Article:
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Unemployment/Stimulus check

The Stimulus Checks Have Been A Lifesaver Or A Windfall



The economic and personal impacts from the coronavirus have been horrific. Over 47 million people have filed unemployment claims and almost 40% of the people who make under $40,000 per year have lost their jobs according to the Federal Reserve. This has led the Federal government to quickly distribute hundreds of billions of dollars in direct payments to individuals and companies, along with loans to small to large businesses.

These payments have been a lifesaver for those laid off and have little or no savings. The $1,200 stimulus checks and extra $600 per week in unemployment benefits have allowed them to pay rent, put groceries on the table or pay medical bills.

On the other hand, for those who still have jobs or have not been impacted by the downturn in the economy, a large portion have saved the windfall as can be seen in the increased savings rate. It has risen from 8.4% in February to a high of 32.3% in April, before falling back to 23.3% in May.

Federal Reserve Covid-19 impact survey

In the first week of April the Federal Reserve did a survey to capture information about the impact from Covid-19. It found:

  • Job losses were most severe among workers with lower incomes. 39% of people working in February with a household income below $40,000 reported a job loss in March.
  • 13% of adults indicated that they lost a job in March 2020, and an additional 6% said that they had their hours reduced or took unpaid leave.
  • Among those who lost a job in March 2020, 91% anticipated that they would return to work for the same employer or indicated that they had already returned to work. (Note that there had “only” been 10 million unemployment claims as of the end of March vs. a total of over 47 million by June 20.)
  • 18% of adults did not expect to be able to pay all of their April bills in full. Among those who lost a job or had their hours reduced, 35% did not expect to be able to pay all bills in full.
  • For those not experiencing an employment disruption, financial outcomes at the time of the supplemental survey were largely similar to those observed in the fourth quarter of 2019.

Stimulus payments were two to three times the amount of lost wages

The U.S. Bureau of Economic Analysis releases a monthly report on wages, spending and savings. In analyzing the numbers it is easy to see that on an annual basis wages fell over $1 trillion from $9.6 trillion in February to $8.5 trillion in April or down 11% and rebounded a bit in May to $8.7 trillion, down 8.6% compared to February. On an annualized basis wages are down over $800 billion from February to May.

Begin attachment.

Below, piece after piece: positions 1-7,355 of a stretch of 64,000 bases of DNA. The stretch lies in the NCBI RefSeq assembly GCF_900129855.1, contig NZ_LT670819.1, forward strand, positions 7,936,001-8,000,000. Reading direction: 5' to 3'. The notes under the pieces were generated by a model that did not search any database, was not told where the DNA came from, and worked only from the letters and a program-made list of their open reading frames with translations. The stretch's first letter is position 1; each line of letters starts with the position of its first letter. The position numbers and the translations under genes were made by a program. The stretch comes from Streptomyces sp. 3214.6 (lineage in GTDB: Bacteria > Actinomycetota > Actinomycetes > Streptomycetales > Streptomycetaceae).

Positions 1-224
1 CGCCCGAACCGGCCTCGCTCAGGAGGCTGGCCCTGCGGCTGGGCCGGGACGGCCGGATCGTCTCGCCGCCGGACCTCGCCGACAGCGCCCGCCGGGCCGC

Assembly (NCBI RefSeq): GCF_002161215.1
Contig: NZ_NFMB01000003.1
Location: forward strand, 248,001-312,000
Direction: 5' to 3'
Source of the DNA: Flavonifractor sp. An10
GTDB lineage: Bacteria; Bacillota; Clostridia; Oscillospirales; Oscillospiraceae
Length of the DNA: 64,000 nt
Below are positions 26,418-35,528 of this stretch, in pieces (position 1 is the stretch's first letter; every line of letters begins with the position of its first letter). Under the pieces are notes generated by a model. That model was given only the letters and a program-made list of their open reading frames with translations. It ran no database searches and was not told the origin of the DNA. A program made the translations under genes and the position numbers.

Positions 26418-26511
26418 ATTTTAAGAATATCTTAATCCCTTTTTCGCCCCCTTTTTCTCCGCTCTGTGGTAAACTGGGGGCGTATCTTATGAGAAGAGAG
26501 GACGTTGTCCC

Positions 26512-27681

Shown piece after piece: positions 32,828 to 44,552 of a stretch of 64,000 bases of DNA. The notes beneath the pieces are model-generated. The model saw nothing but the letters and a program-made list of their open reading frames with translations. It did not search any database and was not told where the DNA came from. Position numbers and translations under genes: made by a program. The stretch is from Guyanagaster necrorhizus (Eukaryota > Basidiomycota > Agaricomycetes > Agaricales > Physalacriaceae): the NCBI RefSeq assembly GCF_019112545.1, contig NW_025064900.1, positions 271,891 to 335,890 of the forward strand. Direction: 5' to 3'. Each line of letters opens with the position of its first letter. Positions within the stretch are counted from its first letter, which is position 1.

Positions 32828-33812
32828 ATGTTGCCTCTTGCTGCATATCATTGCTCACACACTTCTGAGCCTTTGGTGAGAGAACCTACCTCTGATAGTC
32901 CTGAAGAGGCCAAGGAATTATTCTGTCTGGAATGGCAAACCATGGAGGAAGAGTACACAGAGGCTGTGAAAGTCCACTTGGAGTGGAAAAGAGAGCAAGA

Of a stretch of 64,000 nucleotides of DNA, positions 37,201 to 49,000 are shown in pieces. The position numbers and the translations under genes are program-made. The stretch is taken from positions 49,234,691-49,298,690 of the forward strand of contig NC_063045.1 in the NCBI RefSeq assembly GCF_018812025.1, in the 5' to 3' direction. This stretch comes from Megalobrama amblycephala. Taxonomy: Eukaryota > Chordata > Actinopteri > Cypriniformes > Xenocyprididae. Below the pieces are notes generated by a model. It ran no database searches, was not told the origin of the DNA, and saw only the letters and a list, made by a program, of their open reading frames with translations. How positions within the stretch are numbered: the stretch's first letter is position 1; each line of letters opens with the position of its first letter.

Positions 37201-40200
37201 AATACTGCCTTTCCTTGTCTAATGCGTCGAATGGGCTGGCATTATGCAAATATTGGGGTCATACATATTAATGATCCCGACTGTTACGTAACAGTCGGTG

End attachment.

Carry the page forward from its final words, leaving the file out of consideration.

To help American’s survive the sudden shutdown of the economy the government sent out $1,200 stimulus payments and added $600 per week to unemployment claims. These allowed for those who had been laid off or seen their work hours reduced to pay for essentials such as groceries or rent.

Unemployment insurance payments increased from $26 billion in February on an annualized basis to $453 billion in April and to almost $1.3 trillion in May.

What is categorized as “other government social benefits” skyrocketed from $528 billion on an annualized basis in February to over $3 trillion in April before falling back to just under $1.2 trillion in May.

When the increased government payments are netted against the lost wages the difference has risen to over a trillion dollars of extra total income on an annualized basis.

  • March: $51 billion
  • April: $1.99 trillion
  • May $1.1 trillion

This has led to a spike in savings

While there was an income level where the $1,200 stimulus checks were reduced and then eliminated, they still went out to tens of millions of people who had not lost their jobs or had enough savings to soften the blow from lost or reduced income. Many of these individuals put the funds into savings.

Additionally, consumers made drastic cuts to spending. Most of this was forced as stay at home orders went into full effect in April with some reductions in May. While outlays for durable and non-durable goods each fell by over $300 billion on an annualized basis in April vs. February and saw them almost come back to February levels in May, it was Services being pummeled by over $2 trillion in April and a small rebound to $1.6 trillion in May that took the brunt of the hit.

The combination of more money in peoples pockets due to huge government payments and dramatically lower spending has led to a spike in the savings rate. It has gone from:

  • February: 8.4%
  • March: 12.6%
  • April: 32.2%
  • May: 23.2%

The increase in savings could flow back into the economy if people start to feel more confident about the coronavirus and their outlook for their employment situation and the economy. However, if Covid-19 cases and eventually hospitalizations and deaths significantly increase, individuals may continue their conservative spending habits and hang onto the money.

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